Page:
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Responsibility

Sustainability from Forests

Metsähallitus manages state-owned commercial forests as multiple-use forests, in which various goals are implemented and coordinated. Multiple-use forests are certified under the PEFC certification scheme. The certification is based on operating methods agreed in national and international cooperation, and regular supervision by an independent external party. Certification proves that wood has been procured from sustainably managed forests. Metsähallitus’ PEFC forest certification, PEFC-monitoring and the ISO 14001 environmental management system are audited by Inspecta Certification.

90 per cent of state-owned multiple-use forests are located in eastern and northern Finland. Thanks to successful forest management, the volume of growing stock in multiple-use forests has increased by more than 50 million cubic metres in 10 years, and now amounts to 308 million cubic metres.

In addition to the forest industry, multiple-use forests are important for the promotion of biodiversity, recreation, reindeer husbandry, the Sámi culture, and employment. In 2016, Metsähallitus invested EUR 56 million in preserving and promoting these important social functions.

 

Metsähallitus’ general social obligations

Provisions on Metsähallitus’ general social obligations are laid down in the Act on Metsähallitus (234/2016). Accordingly, Metsähallitus must pay sufficient attention to the conservation of biodiversity and its enhancement in the appropriate manner, alongside other objectives specified for the management, use and protection of forests, the marine environment and other natural resources. Metsähallitus must also take account of requirements related to the recreational use of the natural environment, and the promotion of employment.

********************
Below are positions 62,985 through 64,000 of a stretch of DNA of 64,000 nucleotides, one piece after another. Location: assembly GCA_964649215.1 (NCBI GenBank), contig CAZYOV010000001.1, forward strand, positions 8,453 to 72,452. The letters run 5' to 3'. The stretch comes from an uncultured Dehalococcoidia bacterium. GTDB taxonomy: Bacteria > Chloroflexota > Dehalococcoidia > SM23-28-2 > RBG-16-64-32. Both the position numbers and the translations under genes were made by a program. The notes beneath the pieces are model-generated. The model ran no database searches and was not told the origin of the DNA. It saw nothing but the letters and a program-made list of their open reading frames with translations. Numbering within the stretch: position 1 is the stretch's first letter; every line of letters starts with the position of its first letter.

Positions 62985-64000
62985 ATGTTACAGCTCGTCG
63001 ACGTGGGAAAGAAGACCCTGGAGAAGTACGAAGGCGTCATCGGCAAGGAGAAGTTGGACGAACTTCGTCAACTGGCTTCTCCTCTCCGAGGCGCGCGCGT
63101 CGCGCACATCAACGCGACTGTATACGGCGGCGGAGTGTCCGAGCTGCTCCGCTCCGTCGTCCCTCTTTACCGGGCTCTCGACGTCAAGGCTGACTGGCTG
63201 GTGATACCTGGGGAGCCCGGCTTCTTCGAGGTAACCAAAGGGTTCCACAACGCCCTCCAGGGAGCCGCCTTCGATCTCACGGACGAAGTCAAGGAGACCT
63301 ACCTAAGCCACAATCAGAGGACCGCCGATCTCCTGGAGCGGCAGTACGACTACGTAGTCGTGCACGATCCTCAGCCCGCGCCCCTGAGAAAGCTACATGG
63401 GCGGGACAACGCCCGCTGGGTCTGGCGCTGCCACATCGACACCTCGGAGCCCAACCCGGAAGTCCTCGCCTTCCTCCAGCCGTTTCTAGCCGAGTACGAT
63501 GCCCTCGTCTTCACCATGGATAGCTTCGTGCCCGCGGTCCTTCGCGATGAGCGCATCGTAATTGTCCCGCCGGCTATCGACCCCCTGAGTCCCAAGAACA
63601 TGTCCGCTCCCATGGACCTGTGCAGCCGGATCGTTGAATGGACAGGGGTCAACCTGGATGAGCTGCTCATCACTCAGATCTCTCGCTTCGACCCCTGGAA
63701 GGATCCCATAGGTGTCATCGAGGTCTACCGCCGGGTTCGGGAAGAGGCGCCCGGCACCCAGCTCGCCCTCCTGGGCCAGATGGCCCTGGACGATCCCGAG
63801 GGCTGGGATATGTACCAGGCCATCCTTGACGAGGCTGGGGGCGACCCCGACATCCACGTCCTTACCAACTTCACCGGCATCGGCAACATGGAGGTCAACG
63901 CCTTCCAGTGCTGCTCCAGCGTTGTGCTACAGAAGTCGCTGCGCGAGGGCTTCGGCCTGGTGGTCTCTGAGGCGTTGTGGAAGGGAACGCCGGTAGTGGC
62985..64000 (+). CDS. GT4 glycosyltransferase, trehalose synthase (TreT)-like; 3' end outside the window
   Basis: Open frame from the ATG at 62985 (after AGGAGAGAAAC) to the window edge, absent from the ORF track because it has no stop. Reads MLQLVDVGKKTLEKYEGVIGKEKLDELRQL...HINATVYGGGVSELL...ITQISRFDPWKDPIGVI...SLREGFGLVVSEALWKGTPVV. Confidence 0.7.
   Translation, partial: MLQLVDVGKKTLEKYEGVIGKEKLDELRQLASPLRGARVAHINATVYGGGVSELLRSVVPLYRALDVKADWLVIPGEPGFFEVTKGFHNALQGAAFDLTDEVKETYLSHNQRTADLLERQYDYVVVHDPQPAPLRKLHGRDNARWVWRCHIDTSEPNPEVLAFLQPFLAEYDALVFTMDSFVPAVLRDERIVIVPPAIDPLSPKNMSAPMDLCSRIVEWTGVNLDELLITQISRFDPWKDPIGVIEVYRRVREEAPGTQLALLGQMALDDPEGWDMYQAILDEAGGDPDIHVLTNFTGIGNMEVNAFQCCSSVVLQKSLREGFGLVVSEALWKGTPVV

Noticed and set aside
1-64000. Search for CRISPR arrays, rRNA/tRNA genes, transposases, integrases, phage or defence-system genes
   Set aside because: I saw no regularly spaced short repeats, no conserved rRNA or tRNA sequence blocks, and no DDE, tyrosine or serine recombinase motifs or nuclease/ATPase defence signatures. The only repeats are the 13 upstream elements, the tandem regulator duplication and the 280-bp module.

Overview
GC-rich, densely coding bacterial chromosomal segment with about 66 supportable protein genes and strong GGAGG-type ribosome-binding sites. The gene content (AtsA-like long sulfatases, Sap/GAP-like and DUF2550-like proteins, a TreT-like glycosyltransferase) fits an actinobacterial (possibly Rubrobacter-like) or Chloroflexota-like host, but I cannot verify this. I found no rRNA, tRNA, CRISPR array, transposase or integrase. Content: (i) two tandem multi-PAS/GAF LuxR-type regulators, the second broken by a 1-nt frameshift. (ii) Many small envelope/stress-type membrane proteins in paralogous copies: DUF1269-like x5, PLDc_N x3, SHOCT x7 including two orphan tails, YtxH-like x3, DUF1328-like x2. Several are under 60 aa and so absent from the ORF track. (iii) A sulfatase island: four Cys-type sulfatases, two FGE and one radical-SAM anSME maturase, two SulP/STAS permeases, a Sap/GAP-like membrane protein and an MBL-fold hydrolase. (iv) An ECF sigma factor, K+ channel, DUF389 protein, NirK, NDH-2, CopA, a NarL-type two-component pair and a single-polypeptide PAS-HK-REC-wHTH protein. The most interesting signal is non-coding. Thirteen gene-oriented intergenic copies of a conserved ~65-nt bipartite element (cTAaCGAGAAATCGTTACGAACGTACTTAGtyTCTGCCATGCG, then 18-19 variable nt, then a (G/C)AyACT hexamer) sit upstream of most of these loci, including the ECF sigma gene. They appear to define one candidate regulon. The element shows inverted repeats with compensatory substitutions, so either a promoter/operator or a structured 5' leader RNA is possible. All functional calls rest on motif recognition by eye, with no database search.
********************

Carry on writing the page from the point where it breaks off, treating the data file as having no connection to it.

In addition, the management, use and protection of the natural resources managed by Metsähallitus must be coordinated in the Sámi Homeland, as referred to in the Act on the Sámi Parliament (974/1995), in such a way that the preconditions for the Sámi culture are safeguarded, and in the reindeer herding area referred to in the Reindeer Husbandry Act so that the obligations set out in the Reindeer Husbandry Act are met.

Qualitative indicators are used to describe the benefits of Metsähallitus’ general social obligations. In reporting, the development of structural features critical to biodiversity, including the quantities of decaying wood and mature aspen trees, as well as recreational use, are monitored.

More decaying wood in state-owned forests than in private forests

The quantity of dead wood, or decaying wood, is an important structural feature of forests in terms of protecting biodiversity. Approximately one quarter of Finnish forest species, some 4,000 species, are directly or indirectly dependent on decaying wood.

Metsähallitus Forestry’s multiple-use of forests is restricted, in terms of its ability to generate biodiversity benefits, because most of the land in question is situated in northern Finland, such land is more nutrient-poor than average and the most biologically diverse sites are already included in protected areas. The most ecologically significant sites in multiple-use forests, such as herb-rich forests and spruce mires, are excluded from forestry or managed with care, preserving the natural values of the site. These sites contain more dead wood than standard multiple-use forests and the trend is favourable towards species that require dead wood.

In addition, retention trees are left at logging sites. Most of these are living trees, which become dead wood naturally, over time. Naturally dead trees, which are still standing before logging, are also valuable as retention trees.

 

The quantity of dead wood, Southern Finland